An incomplete analysis

Development Policy05 Feb 2008Paul Hoebink

This is a curious evaluation. It takes a certain amount of daring, of course, to embark on an evaluation of this kind. It is a complex task, in terms of topics and themes, and of methodology. IOB seems to have lost its way in that complexity, in applying the methodology, but even more so in the analytical framework.

That is particularly apparent in the two main chapters, 2 and 3. Chapter 2 should have outlined the environment in which the Netherlands’ Africa policy has operated in past decades. Instead, the chapter runs aground in a long catalogue of points and sub-points, topics and organizations, without consulting the international literature on the topics it addresses, and without any in-depth analysis. As a result, it provides no clear framework within which Dutch policy can be placed. It should have focused on three major points.

First, Africa’s place in the global economy, the recession and the recent period of economic growth. As insufficient attention is paid to these factors, they can therefore offer no explanation for what is evaluated in the chapters that follow.

Second, more attention should have been devoted to the two dominant international organizations, the IMF and the World Bank, their policy requirements and how those requirements have changed. They are addressed, but far too briefly and there is no far-reaching analysis of their significance for Africa in the past 25 years.

Third, there is no thorough analysis of the state and politics in Africa, not only in relation to capacity building and corruption, but also regarding the roles played by African political leaders and by violence. The possible successes and failures of Dutch policy can be addressed within this analytical triangle. The Netherlands is, after all, only a medium-sized player in an arena characterized by very complex economic and political structures and with a wide variety of constantly changing actors.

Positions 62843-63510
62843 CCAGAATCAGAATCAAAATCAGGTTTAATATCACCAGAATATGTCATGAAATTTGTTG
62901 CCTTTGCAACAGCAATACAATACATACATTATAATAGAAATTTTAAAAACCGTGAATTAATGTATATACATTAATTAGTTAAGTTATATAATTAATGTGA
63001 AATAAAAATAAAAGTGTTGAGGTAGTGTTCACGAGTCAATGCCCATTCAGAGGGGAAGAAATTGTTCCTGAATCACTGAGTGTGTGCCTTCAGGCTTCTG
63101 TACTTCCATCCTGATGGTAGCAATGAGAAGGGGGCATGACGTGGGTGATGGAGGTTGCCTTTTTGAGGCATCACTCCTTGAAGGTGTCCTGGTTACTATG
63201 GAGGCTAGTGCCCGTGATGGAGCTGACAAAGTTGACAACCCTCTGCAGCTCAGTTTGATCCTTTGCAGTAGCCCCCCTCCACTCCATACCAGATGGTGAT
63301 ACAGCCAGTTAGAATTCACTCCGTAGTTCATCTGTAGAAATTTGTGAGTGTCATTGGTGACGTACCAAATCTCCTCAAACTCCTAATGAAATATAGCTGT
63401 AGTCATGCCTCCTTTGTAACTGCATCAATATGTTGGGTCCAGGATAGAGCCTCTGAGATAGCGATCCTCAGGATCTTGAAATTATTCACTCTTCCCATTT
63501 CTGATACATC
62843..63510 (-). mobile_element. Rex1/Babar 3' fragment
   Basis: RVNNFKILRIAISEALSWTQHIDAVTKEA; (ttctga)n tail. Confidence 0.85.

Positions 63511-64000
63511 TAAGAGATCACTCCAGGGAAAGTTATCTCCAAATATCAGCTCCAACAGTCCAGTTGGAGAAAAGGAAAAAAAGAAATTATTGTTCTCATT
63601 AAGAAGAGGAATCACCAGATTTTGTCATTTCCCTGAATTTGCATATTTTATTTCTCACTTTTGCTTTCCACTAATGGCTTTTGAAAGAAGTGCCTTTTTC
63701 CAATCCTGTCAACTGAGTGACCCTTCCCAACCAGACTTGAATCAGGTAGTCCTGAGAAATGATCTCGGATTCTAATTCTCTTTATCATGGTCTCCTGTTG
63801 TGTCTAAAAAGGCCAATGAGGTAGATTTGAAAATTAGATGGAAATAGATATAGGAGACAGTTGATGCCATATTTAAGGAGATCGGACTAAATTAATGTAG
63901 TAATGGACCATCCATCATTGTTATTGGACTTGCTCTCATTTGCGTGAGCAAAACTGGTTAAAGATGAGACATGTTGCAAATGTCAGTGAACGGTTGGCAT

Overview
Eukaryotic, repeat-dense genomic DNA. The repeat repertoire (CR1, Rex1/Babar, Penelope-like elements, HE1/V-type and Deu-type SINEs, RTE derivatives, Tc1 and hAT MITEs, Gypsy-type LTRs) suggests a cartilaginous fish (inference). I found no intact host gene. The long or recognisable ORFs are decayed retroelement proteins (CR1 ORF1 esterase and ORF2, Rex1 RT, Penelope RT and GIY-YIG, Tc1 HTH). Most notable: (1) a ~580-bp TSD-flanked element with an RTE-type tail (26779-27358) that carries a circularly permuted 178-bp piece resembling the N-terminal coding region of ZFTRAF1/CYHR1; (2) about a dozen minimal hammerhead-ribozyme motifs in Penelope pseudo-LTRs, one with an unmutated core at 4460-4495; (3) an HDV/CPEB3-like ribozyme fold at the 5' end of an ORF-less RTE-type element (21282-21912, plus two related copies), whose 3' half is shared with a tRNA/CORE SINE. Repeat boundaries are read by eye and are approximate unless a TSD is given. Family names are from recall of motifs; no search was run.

Chapter 3 also lacks a deeper analysis. It divides Dutch Africa policy into two periods, but the description becomes bogged down in a dry recital of policy documents and events, without clearly and concisely specifying the policy’s objectives in the two periods and how they changed. Nor is there an effective analysis of the instruments applied in pursuit of those objectives. Evaluation is surely in the first instance a matter of determining whether the objectives of a certain policy or programme have been achieved. Because the policy objectives are not clearly analyzed, the rest of the evaluation comes adrift.

That is not to say that the subsequent twelve chapters, which constitute the empirical part of the report, do not crack a few tough nuts. IOB certainly makes some interesting observations about the fluctuations in Dutch aid, the peculiar chopping and changing with general budget support, etc. But these fluctuations can nowhere be measured against the objectives, or against the opportunities – or lack of opportunities – for achieving them within the contexts in which policy was formulated and implemented. There are no measuring instruments and no focus. If poverty reduction is the main objective of the Netherlands’ development policy (and therefore of its policy on Africa), my main concern is always to know what has been achieved in terms of reducing poverty. I know now, for example, that thanks to the efforts of the Ministry of Foreign Affairs, it is now easier to sell African flowers on the European market. That is a good thing for Dutch flower-growers who have invested in Africa, and for the flower auction in Aalsmeer, but I don’t know what benefits it has brought to poor Kenyans or Ugandans.

Of greater concern is that the report displays a high degree of introspective navel-gazing. After all the analyses of the results of Dutch aid funds and diplomacy, it lacks a chapter on how the Netherlands has tried to influence Africa policy in international organizations. What has the Netherlands done – together with like-minded countries – to try and bring about a different policy on Africa within the World Bank, the IMF, the EU and NATO? Or within the African Development Bank, or the Club du Sahel? This all remains a mystery.

For real followers of Dutch Africa policy, this IOB report certainly contains a few interesting titbits. It would certainly be good idea if Dutch members of parliament were to sit down with the report in their hands and actually have a serious and thorough discussion on Africa policy. But, given the large investment it has required in human and financial resources, it is questionable whether this evaluation itself can be considered efficient. As far as its effectiveness is concerned, we shall have to wait for the outcome of all the debates to follow before we can draw any conclusions.